I Spy a Sewergator in the MTA Art Card “All Around Town” by Béatrice Coron:

“All Around Town” by Beatrice Coron, depicts many interesting scenes and characters.  The piece went up in January of 2010 in over 2,800 subway cars as part of the MTA’s Arts for Transit program.
Visible on NYC Subways on Lines E, F, L, Q, W, and 6
The only part that MTA officials censored when she submitted the piece was the figures running atop subway cars, which she had to change to birds flying above.“When you’re in the subway, you want to dream and kind of escape from the place,” said the artist, who likes having her work on display in train cars because it’s a captive audience.  Coron said she likes adding a poetic touch to such a mundane experience – commuting underground – and giving people something to think about.  “It’s an interesting power,” Coron said. “It’s a door for imagination.”
From: http://www.flickr.com/photos/28488028@N06/5452801996/
About the Artist:
Acclaimed French artist Béatrice Coron is a self-taught paper-cutter, first became familiar with cutting techniques in her native France, developing her interest and skill further while living in China.  Her hand-cut compositions, often populated with hundreds of carefully crafted figures, appear to burst with activity and life.  Now based in New York, Coron’s work has been well received and is included in the collections of the Metropolitan Museum of Art, the National Gallery of Art, and the Bibliothèque Nationale de France.  She has received several public art commissions including New York’s and Chicago’s respective Transit Authorities.
Artist’s Statement:

My work tells stories.  I invent situations, cities and worlds.  These compositions include memories, associations of words, ideas, observations and thoughts that unfold in improbable juxtapositions.  These invented worlds have their own logic and patterns.  Images are conveyed through words, whether automatic writing or premeditated scenes.  My creative inspiration comes from a text, a poem, the news or from a philosophical concept that can be reduced to a mere title.  I research collective memories and myths, questioning the notions of identity and belonging.  For each theme, I explore various narratives: one story leads to the next, and the creation process weaves different layers of our relations to the world.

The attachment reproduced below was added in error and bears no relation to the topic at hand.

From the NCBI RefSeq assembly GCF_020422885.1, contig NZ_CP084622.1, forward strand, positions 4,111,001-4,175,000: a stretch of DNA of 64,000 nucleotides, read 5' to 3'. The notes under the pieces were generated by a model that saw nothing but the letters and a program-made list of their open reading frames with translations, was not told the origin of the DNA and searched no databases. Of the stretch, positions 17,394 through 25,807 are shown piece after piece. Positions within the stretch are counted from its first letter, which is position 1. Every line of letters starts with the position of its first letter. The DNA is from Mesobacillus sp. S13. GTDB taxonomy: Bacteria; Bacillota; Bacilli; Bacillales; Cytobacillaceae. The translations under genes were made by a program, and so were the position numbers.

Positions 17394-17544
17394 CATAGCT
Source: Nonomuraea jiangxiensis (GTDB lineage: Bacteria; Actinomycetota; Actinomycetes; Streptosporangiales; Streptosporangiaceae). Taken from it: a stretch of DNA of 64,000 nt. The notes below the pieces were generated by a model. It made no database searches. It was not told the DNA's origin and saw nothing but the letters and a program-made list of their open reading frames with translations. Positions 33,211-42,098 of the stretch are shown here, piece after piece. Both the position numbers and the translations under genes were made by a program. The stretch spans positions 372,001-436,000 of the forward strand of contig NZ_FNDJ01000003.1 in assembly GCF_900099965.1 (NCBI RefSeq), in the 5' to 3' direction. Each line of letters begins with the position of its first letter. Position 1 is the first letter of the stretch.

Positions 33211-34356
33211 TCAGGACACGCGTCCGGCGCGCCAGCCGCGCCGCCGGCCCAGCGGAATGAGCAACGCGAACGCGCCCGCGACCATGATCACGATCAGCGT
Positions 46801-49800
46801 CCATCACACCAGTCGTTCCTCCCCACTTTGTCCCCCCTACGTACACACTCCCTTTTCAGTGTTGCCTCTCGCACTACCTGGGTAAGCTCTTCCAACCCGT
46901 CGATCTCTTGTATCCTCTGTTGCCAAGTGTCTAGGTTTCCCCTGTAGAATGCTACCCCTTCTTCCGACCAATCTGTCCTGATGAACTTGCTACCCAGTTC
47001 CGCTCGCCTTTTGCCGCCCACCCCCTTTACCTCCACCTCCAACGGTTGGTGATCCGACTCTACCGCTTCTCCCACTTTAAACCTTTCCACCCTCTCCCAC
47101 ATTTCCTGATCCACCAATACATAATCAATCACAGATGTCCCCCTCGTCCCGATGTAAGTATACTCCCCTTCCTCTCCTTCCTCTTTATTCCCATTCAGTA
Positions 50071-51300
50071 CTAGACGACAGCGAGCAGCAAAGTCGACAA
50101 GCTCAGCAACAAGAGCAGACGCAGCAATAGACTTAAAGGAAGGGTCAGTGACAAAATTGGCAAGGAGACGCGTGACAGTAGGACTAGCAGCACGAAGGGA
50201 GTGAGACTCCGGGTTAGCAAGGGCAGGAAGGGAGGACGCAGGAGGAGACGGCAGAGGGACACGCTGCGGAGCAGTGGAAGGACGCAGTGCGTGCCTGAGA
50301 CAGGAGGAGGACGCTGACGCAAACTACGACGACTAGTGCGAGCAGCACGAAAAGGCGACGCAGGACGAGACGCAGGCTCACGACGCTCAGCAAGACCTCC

My silhouettes are a language I have developed over the years; my point of view is both detailed and monumental.  Cutting from a single piece of material, the profusion of individual stories creates a coherent universe.  In my artist books and public art, where I play with full and empty shapes, everything must fall in place: one’s place in the world, one’s place in the city, one’s place in his or her body.  In my graphic style, windows are used not to see out but in, placing the spectator in an outsider/insider situation.  Shadows, reminiscent of film noir and voyeurism, leaves room for multiple interpretations.

Artist Website: http://beatricecoron.com/


Béatrice Coron

Béatrice Coron

About Arts for Transit:

As you travel through the Metropolitan Transportation Authority network, you experience a first-rate art museum with works created in mosaic, terra cotta, bronze, glass and mixed-media sculpture.